MOUNTAIN VIEW -- Google's self-driving car has left the freeway fast lane for the much more complicated obstacle course of city traffic.After driving thousands of miles on the streets of Mountain View, the company said Monday its cars can now navigate through everyday driving situations that include traffic signals, curbs, pedestrians, cyclists and other hazards typically seen on city streets but not freeways.
But it will be a long time before you're buying self-driving cars from your favorite dealer. There are a host of unresolved regulatory issues, as well as the need for more rigorous testing.
Google said the cars are progressing rapidly.
"As it turns out, what looks chaotic and random on a city street to the human eye is actually fairly predictable to a computer," Chris Urmson, Google's self-driving car project director, wrote in a company blog post.
"We've built software models of what to expect, from the likely (a car stopping at a red light) to the unlikely (blowing through it). We still have lots of problems to solve, including teaching the car to drive more streets in Mountain View before we tackle another town, but thousands of situations on city streets that would have stumped us two years ago can now be navigated autonomously," he said.
Mountain View police said they could not immediately say whether any Google self-driving cars had been involved in any accidents or given traffic citations.
Silicon Valley forecaster Paul Saffo said the future of driverless cars has already arrived.
Large mining operations in Australia now use gigantic driverless trucks, he said. And affordable consumer cars in the United States already park themselves and come equipped with an arsenal of anti-collision systems that automatically brake a car faster than a human driver can react.
"But when can I buy my autonomous vehicle?" Saffo asked. "That's trickier."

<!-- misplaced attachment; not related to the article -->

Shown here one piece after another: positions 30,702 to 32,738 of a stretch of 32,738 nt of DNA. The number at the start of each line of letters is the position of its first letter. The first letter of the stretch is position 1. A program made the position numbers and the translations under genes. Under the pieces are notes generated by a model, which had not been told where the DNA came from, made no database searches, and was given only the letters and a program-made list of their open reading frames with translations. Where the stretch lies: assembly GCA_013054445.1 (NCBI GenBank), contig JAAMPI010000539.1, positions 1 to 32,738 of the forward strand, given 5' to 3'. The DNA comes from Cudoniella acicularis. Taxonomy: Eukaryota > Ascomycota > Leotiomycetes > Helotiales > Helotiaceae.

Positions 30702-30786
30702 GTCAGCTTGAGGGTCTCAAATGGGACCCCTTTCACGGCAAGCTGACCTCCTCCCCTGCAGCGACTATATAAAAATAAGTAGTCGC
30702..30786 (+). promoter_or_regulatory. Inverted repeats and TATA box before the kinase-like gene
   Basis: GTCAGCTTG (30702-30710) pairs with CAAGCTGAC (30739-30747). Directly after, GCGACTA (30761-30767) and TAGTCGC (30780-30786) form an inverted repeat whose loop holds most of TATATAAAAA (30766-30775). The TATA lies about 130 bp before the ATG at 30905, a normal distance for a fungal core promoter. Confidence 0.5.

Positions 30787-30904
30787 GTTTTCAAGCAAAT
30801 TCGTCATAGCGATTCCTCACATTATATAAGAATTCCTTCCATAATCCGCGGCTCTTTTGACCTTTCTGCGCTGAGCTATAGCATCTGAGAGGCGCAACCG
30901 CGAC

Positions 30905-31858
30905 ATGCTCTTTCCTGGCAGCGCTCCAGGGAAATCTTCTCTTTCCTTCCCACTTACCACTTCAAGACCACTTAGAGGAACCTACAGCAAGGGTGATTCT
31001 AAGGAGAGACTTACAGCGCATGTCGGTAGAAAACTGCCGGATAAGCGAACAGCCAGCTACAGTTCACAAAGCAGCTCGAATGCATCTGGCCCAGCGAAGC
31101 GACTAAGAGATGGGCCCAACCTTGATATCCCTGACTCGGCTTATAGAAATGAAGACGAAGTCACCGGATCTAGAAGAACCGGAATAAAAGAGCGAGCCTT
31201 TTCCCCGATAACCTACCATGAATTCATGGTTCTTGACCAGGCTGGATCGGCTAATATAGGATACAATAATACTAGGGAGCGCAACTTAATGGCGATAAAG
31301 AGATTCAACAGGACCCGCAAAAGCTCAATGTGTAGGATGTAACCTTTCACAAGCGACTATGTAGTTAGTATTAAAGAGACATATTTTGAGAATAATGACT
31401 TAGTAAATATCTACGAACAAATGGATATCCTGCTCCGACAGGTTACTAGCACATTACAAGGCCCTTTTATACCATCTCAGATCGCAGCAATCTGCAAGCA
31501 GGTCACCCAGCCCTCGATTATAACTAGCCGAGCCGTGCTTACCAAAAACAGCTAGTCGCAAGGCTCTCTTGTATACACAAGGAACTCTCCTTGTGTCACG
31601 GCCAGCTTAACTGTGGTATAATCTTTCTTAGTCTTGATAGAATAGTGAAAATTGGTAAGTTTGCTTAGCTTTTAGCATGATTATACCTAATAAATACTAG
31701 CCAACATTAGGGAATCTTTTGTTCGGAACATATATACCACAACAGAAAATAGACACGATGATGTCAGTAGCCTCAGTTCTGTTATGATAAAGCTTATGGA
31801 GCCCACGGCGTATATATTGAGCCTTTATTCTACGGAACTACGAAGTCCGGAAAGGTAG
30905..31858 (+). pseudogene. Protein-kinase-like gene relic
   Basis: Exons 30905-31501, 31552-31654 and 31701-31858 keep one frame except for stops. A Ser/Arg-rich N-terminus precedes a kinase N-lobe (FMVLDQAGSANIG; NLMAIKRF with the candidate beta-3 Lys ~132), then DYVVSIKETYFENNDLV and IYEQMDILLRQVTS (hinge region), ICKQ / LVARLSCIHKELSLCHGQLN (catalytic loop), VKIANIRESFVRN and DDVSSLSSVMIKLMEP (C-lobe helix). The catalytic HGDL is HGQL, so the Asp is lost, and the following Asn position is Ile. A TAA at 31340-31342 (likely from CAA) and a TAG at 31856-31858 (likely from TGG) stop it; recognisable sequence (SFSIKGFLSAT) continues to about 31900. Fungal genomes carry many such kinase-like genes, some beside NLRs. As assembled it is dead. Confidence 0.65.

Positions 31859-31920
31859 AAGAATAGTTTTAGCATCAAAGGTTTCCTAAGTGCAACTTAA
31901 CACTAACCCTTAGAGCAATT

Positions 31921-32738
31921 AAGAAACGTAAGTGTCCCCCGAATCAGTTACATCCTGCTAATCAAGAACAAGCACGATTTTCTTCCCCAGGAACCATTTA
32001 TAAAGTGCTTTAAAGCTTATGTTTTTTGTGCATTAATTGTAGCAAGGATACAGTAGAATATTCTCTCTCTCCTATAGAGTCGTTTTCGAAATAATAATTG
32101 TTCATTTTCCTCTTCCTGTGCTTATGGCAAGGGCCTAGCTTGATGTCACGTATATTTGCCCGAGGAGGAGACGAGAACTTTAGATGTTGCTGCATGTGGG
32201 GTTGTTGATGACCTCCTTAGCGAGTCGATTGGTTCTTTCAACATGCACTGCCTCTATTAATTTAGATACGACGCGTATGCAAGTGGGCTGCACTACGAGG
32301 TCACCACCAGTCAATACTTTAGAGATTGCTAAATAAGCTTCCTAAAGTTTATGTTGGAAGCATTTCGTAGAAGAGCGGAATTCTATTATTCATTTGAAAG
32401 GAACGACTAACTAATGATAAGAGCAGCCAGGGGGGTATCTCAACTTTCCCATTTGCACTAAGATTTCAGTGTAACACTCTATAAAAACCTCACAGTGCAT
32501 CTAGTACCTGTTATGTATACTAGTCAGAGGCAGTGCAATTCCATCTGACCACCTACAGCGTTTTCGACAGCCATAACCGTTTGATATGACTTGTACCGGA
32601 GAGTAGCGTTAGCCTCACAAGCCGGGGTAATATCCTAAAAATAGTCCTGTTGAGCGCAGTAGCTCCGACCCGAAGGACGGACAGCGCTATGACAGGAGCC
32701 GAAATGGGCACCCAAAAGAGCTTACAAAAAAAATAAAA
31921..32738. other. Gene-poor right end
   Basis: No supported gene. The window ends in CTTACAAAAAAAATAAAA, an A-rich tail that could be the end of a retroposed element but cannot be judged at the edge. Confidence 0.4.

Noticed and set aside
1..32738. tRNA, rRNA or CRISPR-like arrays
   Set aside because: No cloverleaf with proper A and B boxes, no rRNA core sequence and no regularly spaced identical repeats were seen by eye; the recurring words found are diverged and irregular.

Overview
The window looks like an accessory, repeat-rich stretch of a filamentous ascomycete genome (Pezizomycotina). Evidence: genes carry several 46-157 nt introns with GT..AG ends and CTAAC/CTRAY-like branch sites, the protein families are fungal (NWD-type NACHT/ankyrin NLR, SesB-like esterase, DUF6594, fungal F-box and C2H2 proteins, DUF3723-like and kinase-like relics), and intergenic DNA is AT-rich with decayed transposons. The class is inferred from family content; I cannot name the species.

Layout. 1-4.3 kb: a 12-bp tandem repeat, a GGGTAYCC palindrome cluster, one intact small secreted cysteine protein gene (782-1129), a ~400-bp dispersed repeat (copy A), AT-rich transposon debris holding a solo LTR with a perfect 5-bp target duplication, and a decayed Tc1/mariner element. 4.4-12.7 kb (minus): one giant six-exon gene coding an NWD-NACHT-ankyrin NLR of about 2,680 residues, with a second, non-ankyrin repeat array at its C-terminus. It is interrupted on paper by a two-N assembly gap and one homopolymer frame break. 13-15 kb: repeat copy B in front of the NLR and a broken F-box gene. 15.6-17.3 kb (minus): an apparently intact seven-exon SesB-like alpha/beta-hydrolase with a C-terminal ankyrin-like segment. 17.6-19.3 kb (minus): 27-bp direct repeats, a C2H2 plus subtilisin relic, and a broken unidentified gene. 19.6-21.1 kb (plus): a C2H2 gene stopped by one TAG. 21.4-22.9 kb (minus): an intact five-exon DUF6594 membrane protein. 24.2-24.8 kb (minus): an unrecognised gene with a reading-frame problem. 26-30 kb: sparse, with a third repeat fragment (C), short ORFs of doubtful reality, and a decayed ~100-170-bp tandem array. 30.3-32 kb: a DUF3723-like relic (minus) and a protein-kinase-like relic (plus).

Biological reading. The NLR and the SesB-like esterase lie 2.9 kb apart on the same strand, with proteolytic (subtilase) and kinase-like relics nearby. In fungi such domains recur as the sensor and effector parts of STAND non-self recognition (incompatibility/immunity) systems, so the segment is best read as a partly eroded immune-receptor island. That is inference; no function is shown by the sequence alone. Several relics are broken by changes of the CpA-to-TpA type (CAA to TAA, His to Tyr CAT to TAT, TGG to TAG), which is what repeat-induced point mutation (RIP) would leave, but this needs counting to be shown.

Saffo believes the first consumer-grade driverless cars will be expensive and carry the aura of "the Tesla effect in which the superrich will be the early adopters who will pay way too much for a robotic car because it's cool and they can very flamboyantly read their iPads and sit in their driverless cars making phone calls and doing work while everyone else is stuck in traffic."
In response to a question from this newspaper about what comes next for Google's driverless cars, the company said in an email, "We haven't made firm decisions about when and how we would like to make our technology available to consumers."
The driverless car program, launched in 2009, had logged 300,000 miles on about a dozen vehicles by August 2012, the last time the company gave an update on the program. The cars now have logged 700,000 miles.
Last month, the California Department of Motor Vehicles held a public hearing in Los Angeles aimed at developing regulations by the end of this year for driverless cars, which could set the tone for national policy. Three other states have rules governing driverless cars, according to The Associated Press, but those policies mostly focus on testing.
"How would Google monetize this?" Blau asked. "It's hard to see Google as a car company. But one of the main corporate missions of Google is to be the knowledge company. Imagine the amount of data Google could collect from driverless cars -- where they go and what they do."
But with the potential to efficiently move people in separate vehicles at high speeds, driverless cars could revolutionize the way people move around in large numbers, Saffo said.
"Anybody who hates traffic should like robotic cars," he said. "This is not about a robot driving your car. This is about a vast sweeping change in our transportation systems."